Why should Congress be structurally organized along partisan lines, and why should the Democratic and Republican Congressional caucuses, along with the majority and minority members of committees, have partisan staff funded by the taxpayers? Aren't political parties supposed to be non-governmental bodies?

Why should state election boards and commissions around the country be comprised of appointees of the Democratic and Republican parties? Remember Florida 2000? Election boards and commissions should be neutral, nonpartisan bodies to facilitate elections for all Americans.
Ali’s questions and historical analysis of how the American political system came to be the way it is today is dead-on in explaining how voices and perspectives outside of the two major parties are shut out from substantive participation in American democracy. Indeed, those who make the rules, rule—and the two major parties have structured the rules of the political playing field to their advantage.

The way out of this trap, according to him, is for those who reject the two-party system to redirect the country towards a participatory, citizen-driven, populist democracy. That means citizens have to change the rules by which politics is played.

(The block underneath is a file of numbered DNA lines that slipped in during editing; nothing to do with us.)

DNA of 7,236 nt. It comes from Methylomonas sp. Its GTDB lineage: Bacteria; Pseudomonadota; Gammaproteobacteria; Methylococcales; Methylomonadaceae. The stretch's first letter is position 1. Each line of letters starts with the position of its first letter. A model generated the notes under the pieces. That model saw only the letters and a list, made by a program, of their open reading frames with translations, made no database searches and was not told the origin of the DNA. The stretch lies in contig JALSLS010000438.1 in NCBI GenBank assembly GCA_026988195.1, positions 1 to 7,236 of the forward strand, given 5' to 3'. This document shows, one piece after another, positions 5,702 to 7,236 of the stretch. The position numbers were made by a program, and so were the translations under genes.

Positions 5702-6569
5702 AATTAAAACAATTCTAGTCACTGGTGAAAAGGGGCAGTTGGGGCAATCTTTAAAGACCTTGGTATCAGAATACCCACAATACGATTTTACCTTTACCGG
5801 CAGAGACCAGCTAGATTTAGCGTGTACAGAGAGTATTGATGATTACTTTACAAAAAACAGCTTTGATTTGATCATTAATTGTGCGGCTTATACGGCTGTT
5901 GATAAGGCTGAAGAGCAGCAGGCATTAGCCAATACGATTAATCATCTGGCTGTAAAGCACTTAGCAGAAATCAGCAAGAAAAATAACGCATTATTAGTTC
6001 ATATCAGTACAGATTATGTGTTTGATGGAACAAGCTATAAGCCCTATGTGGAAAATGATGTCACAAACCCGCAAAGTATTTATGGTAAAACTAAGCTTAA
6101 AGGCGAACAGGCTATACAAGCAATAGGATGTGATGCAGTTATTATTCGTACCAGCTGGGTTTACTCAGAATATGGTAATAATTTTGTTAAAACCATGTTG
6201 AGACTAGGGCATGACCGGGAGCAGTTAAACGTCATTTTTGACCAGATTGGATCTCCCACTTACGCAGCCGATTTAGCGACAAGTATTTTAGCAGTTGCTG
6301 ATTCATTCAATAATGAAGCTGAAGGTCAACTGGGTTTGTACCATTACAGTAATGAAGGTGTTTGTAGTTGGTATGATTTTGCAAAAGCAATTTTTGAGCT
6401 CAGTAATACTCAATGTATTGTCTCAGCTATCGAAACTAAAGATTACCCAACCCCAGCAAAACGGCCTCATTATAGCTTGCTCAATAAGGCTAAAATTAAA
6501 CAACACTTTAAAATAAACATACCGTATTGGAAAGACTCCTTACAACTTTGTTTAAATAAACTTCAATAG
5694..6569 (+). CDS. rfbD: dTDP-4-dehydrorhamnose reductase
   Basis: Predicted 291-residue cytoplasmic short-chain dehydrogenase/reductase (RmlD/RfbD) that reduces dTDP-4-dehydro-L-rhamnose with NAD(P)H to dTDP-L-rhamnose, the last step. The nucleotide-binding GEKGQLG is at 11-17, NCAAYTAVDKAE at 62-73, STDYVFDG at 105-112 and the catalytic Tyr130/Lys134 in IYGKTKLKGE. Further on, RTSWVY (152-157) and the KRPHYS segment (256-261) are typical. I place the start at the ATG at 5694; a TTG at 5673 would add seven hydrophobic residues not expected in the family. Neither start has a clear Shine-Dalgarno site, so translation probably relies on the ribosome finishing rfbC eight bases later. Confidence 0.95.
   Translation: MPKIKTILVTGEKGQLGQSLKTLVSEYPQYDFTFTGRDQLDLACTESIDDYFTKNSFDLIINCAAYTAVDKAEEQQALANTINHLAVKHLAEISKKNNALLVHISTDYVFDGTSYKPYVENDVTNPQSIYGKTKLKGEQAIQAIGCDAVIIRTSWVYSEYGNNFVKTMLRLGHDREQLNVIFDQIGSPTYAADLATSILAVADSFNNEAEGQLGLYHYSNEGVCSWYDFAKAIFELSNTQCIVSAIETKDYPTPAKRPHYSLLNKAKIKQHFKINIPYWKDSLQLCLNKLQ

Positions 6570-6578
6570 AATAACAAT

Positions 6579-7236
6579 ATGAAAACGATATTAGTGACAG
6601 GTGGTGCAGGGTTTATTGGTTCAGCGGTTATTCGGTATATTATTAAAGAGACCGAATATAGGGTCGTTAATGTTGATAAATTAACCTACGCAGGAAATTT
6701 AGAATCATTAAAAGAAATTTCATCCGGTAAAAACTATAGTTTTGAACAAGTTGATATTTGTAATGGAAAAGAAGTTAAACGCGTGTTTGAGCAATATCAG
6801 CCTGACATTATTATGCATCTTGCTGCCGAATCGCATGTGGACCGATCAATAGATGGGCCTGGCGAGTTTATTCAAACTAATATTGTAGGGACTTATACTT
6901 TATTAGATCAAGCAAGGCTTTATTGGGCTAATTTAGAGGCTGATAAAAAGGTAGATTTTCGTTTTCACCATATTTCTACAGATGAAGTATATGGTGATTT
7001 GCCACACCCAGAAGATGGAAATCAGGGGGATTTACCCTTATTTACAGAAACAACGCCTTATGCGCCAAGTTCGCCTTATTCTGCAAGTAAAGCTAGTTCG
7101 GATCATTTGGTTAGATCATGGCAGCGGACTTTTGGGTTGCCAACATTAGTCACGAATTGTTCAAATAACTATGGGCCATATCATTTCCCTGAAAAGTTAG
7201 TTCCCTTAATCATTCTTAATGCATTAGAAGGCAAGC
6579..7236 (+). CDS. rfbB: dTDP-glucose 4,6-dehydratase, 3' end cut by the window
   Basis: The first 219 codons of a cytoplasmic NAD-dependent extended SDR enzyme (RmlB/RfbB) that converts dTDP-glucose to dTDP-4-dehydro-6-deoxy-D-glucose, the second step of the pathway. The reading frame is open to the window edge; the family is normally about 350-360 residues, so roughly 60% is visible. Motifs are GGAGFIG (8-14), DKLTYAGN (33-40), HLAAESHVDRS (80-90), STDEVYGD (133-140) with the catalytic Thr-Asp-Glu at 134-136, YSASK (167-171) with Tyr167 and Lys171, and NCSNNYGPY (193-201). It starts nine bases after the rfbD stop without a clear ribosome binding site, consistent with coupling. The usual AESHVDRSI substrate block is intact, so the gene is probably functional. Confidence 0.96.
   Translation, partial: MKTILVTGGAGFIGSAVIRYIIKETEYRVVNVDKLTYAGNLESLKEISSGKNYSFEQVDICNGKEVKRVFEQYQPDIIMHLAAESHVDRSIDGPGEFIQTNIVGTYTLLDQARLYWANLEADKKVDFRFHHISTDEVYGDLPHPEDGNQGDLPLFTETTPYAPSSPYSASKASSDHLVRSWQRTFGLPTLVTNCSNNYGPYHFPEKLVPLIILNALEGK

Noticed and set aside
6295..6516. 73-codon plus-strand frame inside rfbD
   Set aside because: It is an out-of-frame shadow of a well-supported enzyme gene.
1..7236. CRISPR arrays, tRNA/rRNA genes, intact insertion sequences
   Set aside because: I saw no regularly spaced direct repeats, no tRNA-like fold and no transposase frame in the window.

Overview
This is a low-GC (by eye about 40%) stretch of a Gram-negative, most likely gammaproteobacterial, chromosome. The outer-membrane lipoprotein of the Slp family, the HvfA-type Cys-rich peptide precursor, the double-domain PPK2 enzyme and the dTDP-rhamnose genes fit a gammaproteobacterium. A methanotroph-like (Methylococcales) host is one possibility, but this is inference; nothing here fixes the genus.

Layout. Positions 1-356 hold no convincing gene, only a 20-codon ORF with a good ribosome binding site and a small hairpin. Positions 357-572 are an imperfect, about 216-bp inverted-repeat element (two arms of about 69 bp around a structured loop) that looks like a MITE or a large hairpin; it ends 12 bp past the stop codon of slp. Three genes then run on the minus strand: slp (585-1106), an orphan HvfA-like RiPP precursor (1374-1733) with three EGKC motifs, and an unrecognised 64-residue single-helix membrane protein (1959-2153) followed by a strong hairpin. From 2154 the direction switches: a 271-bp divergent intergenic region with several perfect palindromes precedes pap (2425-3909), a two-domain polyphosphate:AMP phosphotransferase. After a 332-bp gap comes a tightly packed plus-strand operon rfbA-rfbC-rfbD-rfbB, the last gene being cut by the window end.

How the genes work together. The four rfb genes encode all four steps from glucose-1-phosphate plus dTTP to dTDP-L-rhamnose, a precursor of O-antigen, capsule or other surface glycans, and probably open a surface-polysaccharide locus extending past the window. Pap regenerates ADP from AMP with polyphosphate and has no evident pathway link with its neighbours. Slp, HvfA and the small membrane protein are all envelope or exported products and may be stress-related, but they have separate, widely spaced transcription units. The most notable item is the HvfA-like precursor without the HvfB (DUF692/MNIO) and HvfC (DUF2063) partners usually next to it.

New York Independent activist Michael Drucker lays out a comprehensive plan of reforms in this blog post. His list is an excellent example of the types of reforms that can be taken by political outsiders to open up the playing field to a wider variety of groups and perspectives.

Same Day Voter Registration: Voters can register on the same day of an election, helping to increase participation — especially among young voters.

Term Limits: Limit the terms of Senators and Assembly Members to between 6 and 8 years. It brings an end to life-long career politicians, and allows for citizen-run rather than special interest-run legislatures.

Ballot Access: Ballot access laws should be rewritten to facilitate rather than discourage candidates from running. Petitioning periods need to be lengthened to make it easier for insurgent candidates and independents to qualify for a place on the ballot.

Initiative & Referenda: Permit citizens to circumvent their legislatures by circulating a petition (”initiative”) to place a proposed legislation (”referendum”) on the ballot.

Non-Partisan Municipal Elections: Eliminate party primaries to increase both participation of candidates and voters, who are exposed to broader range of choices.

Campaign Finance Reform: Level the playing field between independents and the majors.

Open and Inclusive Debates: The Commission on Presidential Debates should be abolished in its current in favor of a non-partisan body that sets equitable criteria for the inclusion of candidates at the presidential level.